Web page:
Background: The association of anal cancer with human papillomavirus (HPV) infection is well established; however, little is known about the epidemiology of anal HPV in healthy women. We investigated patterns of duration and clearance of anal HPV infection in a cohort of healthy women in Hawaii.
Methods: Viral and nonviral determinants of anal HPV clearance were examined in a longitudinal cohort study of 431 sexually active women. At baseline and at 4-month intervals, interviews were conducted and cervical and anal cell specimens were obtained for detection of HPV DNA.
Results: Of the 431 women, 50% experienced a total of 414 incident anal HPV infections, reported at 1 clinic visits from baseline through a follow-up period of average duration of 1.2 years. Of these infections, 58% cleared during follow-up. The clearance rate for a high-risk anal infection was 9.2 per 100 woman-months (95% confidence interval [CI], 6.9-11.9 per 100 woman-months), with a median duration of 150 days (95% CI, 132-243 days). The slowest clearing high-risk HPV types were HPV-59 (median clearance time, 350 days) and HPV-58 (median clearance time, 252 days). The median clearance times for HPV-16 and HPV-18, the predominant types associated with anal cancer, were 132 days and 212 days, respectively. Nonviral factors that delayed clearance of anal HPV included douching, long-term tobacco smoking, and anal sex.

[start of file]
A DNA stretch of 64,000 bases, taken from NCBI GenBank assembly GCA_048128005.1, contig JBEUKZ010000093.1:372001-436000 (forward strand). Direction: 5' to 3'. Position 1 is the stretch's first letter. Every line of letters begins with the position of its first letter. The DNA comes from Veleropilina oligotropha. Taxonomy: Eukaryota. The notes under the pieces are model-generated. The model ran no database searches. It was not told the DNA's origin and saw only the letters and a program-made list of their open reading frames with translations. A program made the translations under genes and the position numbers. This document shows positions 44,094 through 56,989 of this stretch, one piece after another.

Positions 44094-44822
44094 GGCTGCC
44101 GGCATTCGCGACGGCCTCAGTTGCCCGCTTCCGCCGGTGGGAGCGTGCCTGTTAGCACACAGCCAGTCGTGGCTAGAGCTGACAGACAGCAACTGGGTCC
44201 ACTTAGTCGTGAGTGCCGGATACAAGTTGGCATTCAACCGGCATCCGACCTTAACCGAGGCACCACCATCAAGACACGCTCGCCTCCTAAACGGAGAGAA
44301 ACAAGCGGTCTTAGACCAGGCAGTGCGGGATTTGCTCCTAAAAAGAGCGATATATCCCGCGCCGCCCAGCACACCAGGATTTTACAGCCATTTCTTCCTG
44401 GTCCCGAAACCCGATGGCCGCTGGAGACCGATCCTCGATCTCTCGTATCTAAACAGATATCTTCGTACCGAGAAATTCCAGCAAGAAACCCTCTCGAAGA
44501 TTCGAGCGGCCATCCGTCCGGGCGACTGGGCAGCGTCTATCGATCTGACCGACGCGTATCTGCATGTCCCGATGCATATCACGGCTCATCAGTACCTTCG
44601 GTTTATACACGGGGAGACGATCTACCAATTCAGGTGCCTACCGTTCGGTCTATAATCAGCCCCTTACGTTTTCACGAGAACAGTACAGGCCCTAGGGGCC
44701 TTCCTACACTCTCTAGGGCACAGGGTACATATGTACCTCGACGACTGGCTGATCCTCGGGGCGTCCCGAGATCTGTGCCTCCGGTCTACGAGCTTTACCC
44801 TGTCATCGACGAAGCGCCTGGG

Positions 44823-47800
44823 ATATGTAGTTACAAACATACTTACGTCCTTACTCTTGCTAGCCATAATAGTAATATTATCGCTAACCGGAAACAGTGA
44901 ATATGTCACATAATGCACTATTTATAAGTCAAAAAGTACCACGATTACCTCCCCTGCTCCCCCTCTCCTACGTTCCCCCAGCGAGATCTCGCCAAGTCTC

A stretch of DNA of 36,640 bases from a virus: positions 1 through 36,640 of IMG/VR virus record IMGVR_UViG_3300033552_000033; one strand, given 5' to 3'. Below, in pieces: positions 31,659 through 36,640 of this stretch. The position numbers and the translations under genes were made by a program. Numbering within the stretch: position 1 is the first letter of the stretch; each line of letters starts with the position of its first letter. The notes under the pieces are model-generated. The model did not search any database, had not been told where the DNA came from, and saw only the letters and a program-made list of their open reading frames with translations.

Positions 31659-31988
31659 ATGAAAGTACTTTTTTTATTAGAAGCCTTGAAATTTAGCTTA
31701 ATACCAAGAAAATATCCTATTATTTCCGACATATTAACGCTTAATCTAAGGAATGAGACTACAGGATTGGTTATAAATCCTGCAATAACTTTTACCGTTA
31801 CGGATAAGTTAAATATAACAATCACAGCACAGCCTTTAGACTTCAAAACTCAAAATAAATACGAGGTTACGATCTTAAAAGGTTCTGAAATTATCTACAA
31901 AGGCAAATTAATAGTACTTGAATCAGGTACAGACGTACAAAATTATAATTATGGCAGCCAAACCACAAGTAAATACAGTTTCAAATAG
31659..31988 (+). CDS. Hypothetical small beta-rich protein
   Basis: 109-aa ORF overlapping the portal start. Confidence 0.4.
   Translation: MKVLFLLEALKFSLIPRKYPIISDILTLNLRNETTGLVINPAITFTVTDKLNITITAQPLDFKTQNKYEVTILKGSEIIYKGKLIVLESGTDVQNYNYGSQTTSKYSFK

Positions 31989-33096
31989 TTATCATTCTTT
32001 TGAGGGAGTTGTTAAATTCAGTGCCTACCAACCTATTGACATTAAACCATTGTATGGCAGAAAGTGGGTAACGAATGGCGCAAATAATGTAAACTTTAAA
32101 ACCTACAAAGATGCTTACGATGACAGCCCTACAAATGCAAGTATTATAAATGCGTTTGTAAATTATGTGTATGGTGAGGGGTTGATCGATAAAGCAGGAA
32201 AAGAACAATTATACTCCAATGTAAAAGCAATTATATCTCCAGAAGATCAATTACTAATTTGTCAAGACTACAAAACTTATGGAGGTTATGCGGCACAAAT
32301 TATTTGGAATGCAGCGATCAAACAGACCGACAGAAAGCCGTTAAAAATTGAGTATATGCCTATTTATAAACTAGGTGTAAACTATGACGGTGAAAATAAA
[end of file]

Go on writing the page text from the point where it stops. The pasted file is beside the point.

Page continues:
Conclusions: The majority of anal HPV infections resolve in a relatively short time. Although anal HPV is commonly acquired in healthy women, its rapid clearance suggests limited efficacy of HPV testing as an anal cancer screening tool.